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Steve Wynne tells everyone he’s moved to heaven – New Zealand’s Bay of Islands

Wynne credits the late Robert Holden with introducing him to the country. He loves the weather, scenery, beaches and roads, which he describes as being like the Isle of Man TT course. He says in places he can ride his Ducati for two hours and not see another vehicle. He even has some ‘racing’ sheep.

Wynne was born in Manchester in 1945 and says it’s a good place to come from but not to go to! As for his interest in motorcycling:

“I believe folk inherit interest and talents from their grandparents. My Granddad and Granny rode a Brown and Basket trailer in 1904. He was a motoring pioneer,” Wynne said. “I rebuilt my first 500 Norton when I was 12 and
my first bike was a Sun 197,
at age 16.”

In 1964, aged 19, Wynne founded Sports Motorcycles in Manchester and built it into one of Britain’s leading dealers for BSA, Triumph and Norton. He rode his first race at Cadwell Park on a 650 Triumph. Looking for new makes to sell, Ducati importer Coburg & Hughes tempted him with a 750 GT. He was instantly in love and was soon racing a 750 Sport and then a 750 SS.

Wynne turned 30 in 1975 and realised he couldn’t compete at the level he desired in the Isle of Man, so he switched focus to preparing machines. His 750 SS was fifth in the Production class of the 1974 Thruxton 400 Mile race (Roger Nicholls and Alistair Copeland) and led the 1975 10-lap IoM Production TT for nine laps (Nicholls and Steve Tonkin) before a piston failed.

Ducati then sold Wynne an ex-works endurance racer, which Nicholls rode in the inaugural (1977) TT Formula One Championship race at the IoM. Though riding injured, Nicholls led Phil Read’s works Honda, but there was no fairytale win. Poor weather saw the race shortened and Honda learned this in time to scrub Read’s scheduled second fuel stop and help him re-gain the lead. Wynne reckoned it was his biggest disappointment.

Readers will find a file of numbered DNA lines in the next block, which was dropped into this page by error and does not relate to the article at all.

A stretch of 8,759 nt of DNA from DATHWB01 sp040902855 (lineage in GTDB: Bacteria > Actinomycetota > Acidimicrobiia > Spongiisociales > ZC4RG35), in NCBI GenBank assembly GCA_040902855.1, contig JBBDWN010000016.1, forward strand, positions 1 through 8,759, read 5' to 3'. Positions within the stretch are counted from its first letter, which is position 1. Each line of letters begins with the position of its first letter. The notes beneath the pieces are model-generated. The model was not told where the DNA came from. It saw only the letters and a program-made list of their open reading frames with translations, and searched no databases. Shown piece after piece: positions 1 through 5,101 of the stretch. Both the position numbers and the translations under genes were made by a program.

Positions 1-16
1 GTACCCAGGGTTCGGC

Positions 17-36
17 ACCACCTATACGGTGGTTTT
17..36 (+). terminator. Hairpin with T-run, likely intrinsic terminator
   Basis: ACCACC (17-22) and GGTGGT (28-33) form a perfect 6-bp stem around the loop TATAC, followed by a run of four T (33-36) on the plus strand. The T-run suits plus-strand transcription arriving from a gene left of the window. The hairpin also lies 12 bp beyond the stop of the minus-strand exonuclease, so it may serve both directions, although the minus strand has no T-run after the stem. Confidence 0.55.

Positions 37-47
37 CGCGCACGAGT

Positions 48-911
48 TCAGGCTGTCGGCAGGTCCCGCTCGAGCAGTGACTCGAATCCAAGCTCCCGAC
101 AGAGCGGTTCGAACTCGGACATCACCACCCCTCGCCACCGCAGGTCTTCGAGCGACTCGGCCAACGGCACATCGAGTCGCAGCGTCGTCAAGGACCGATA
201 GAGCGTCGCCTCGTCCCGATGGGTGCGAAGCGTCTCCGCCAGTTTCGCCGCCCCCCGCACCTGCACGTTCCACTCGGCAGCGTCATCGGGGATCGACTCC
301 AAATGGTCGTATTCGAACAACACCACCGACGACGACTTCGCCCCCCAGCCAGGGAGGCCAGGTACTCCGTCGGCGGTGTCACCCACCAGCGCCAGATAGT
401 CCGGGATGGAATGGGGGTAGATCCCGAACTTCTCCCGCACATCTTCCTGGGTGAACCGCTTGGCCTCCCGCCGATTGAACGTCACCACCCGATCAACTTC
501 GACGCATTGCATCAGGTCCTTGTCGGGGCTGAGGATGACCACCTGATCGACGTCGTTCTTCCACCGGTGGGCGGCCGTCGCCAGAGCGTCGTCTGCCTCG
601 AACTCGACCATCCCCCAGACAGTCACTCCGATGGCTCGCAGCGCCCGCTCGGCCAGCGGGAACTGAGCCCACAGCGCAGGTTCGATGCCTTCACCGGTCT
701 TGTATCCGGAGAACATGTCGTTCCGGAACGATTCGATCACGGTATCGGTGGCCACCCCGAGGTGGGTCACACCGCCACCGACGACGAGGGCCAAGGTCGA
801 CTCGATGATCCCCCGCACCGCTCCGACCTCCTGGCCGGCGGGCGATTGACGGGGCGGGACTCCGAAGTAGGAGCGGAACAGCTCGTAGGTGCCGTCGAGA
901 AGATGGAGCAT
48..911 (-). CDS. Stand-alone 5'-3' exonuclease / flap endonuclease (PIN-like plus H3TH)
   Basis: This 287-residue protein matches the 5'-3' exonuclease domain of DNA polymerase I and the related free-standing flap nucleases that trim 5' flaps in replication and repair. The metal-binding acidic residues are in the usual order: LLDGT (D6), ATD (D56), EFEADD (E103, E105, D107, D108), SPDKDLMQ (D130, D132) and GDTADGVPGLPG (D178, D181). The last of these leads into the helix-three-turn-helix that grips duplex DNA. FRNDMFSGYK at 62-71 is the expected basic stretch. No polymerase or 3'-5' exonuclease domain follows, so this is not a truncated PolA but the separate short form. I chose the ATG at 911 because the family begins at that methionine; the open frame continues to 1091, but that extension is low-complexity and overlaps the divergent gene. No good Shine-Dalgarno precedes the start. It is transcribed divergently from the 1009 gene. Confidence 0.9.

It was different in ’78, thanks to Mike Hailwood and his famous winning TT return on a new Sports Motorcycles-entered factory Ducati. Catalyst for that union was Hailwood sitting on the ex-works endurance racer at Silverstone in 1977 and saying it felt like his kind of bike.

What did Hailwood say to Wynne in parc ferme after that sensational TT victory?

“After 40 years you wouldn’t think I would remember this, but I do. It went something on the lines of: ‘I thought I saw you nearly smile’. Apparently, I didn’t smile much then? It’s not like today when they all jump up and down kissing and hugging each other, nothing like that in my day.”

Hailwood agreed to a second Ducati TTF1 ride in 1979, but he and Wynne went through endless dramas with the promised new factory bike. (Wynne says he sold the 1978-winning machine to a Japanese enthusiast for £5000.)

“In the race, the bike lost top gear on lap two. The battery carrier fell out on the last lap and Mike fixed it himself, to finish fifth, despite the danger of the remains of top gear locking up the box.

“This epitomised Mike as the greatest, more than his 1978 win. He could have legitimately pulled out on the second lap and saved himself the danger and inglorious defeat. Instead, he soldiered on so as not to let down his fans and the team.”

Wynne is still peeved that Ducati spun the Mike Hailwood Replica out of that machine, with no royalties for rider or entrant. He insists the colour scheme was based on Castrol oil livery, not the Italian flag.

Wynne enjoyed further TT success, with Tony Rutter winning the 1981 TT Formula Two race and a 1-2-4 finish in 1983 by Rutter, Australia’s Graeme McGregor and Steve Tonkin.

In the 1990s, Wynne produced F1 and F2 Pantah based racing and road bikes with a variety of frames. He reckons the factory became miffed at an English company producing more racing bikes than were coming out of Bologna, so a deal was done; Wynne was given an import franchise in return for ending Ducati bike production.

“I kept running a race team, notably giving Carl Fogarty his first WSBK win (Donington Park, 1992), followed by Ron Haslam, Nick Jefferies, and my favourite, Robert Holden. With these riders, we went
on to win another TT, Ulster GP and NW200.”

And what ever became of Sports Motorcycles?

“When I decided to retire to NZ, I wondered what to do with it. I had some offers to buy the company, but it seemed such a part of me that like an old drum brake, I decided it was best to just let it fade away.” DON COX